by Henry Kendall (1839-1882)
The heart that once was rich with light,
And happy in your grace,
Now lieth cold beneath the scorn
That gathers on your face;
And every joy it knew before,
And every templed dream,
Is paler than the dying flash
On yonder mountain stream.
The soul, regretting foundered bliss
Amid the wreck of years,
Hath mourned it with intensity
Too deep for human tears!
The forest fadeth underneath
The blast that rushes by –
The dripping leaves are white with death,
But Love will never die!
We both have seen the starry moss
That clings where Ruin reigns,
And one must know his lonely breast
Affection still retains;
Through all the sweetest hopes of life,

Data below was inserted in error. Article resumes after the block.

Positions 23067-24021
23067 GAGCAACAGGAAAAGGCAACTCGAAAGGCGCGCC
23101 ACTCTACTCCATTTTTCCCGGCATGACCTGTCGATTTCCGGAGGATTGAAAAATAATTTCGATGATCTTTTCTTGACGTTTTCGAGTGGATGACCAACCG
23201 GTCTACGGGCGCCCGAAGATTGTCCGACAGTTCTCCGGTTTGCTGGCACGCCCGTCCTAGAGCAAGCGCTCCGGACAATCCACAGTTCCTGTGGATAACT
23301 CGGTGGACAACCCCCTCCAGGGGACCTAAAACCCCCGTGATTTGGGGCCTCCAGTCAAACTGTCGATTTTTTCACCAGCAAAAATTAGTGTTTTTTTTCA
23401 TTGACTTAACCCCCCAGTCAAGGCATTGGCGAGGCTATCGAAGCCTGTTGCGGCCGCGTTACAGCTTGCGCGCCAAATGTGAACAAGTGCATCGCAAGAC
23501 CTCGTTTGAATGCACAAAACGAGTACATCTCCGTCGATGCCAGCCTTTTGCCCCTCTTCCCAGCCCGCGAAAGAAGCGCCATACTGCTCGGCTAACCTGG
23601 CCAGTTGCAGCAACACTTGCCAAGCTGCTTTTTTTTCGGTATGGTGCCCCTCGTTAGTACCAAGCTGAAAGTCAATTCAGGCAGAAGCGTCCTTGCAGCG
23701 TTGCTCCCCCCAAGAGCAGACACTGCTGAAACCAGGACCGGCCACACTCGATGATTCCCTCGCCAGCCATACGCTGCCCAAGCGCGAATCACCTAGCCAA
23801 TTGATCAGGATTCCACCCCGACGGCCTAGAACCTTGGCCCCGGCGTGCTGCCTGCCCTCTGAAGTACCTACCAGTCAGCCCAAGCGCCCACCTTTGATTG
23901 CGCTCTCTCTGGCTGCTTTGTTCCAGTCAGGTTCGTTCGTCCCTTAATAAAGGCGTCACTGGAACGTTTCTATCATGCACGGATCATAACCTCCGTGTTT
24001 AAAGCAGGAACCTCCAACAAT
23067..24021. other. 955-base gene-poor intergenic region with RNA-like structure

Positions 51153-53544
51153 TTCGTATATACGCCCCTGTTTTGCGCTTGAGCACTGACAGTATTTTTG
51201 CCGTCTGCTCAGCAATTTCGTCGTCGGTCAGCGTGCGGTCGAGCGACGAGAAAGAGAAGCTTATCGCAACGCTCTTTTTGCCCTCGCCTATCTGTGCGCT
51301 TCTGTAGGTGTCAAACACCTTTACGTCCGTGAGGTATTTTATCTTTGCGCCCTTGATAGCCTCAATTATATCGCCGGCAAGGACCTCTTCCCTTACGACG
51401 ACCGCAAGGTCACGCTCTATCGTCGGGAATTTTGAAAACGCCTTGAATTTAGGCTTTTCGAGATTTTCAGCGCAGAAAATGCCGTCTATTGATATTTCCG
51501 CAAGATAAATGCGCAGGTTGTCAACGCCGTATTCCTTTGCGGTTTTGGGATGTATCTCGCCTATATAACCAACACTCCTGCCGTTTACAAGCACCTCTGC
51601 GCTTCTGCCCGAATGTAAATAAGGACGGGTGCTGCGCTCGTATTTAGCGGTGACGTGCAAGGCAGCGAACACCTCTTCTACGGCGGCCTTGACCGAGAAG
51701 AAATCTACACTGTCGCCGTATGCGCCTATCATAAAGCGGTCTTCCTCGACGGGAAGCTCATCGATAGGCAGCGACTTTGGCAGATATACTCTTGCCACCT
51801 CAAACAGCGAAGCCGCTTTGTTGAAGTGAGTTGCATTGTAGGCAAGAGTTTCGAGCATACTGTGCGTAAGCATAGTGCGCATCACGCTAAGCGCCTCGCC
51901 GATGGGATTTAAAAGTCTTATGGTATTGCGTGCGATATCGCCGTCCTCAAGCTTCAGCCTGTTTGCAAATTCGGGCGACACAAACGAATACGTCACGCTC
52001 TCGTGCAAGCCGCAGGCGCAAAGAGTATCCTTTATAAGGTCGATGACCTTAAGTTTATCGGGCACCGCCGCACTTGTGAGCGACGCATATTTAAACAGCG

That clustered round and round,
Are lying now, like withered things,
Forsaken – on the ground.
'Tis hard to think of what we were,
And what we might have been,
Had not an evil spirit crept
Across the tranquil scene:
Had fervent feelings in your soul
Not failed nor ceased to shine
As pure as those existing on,
And burning still in mine.
Had every treasure at your feet
That I was wont to pour,
Been never thrown like worthless weeds
Upon a barren shore!
The bitter edge of grief has passed,
I would not now upbraid;
Or count to you the broken vows,
So often idly made!
I would not cross your path to chase
The falsehood from your brow –
I know, with all that borrowed light,
You are not happy now:
Since those that once have trampled down
Affection's early claim,
Have lost a peace they need not hope
To find on earth again.
About the Author
See our page on Henry Kendall. Includes a linked list of all his writing available on our website.
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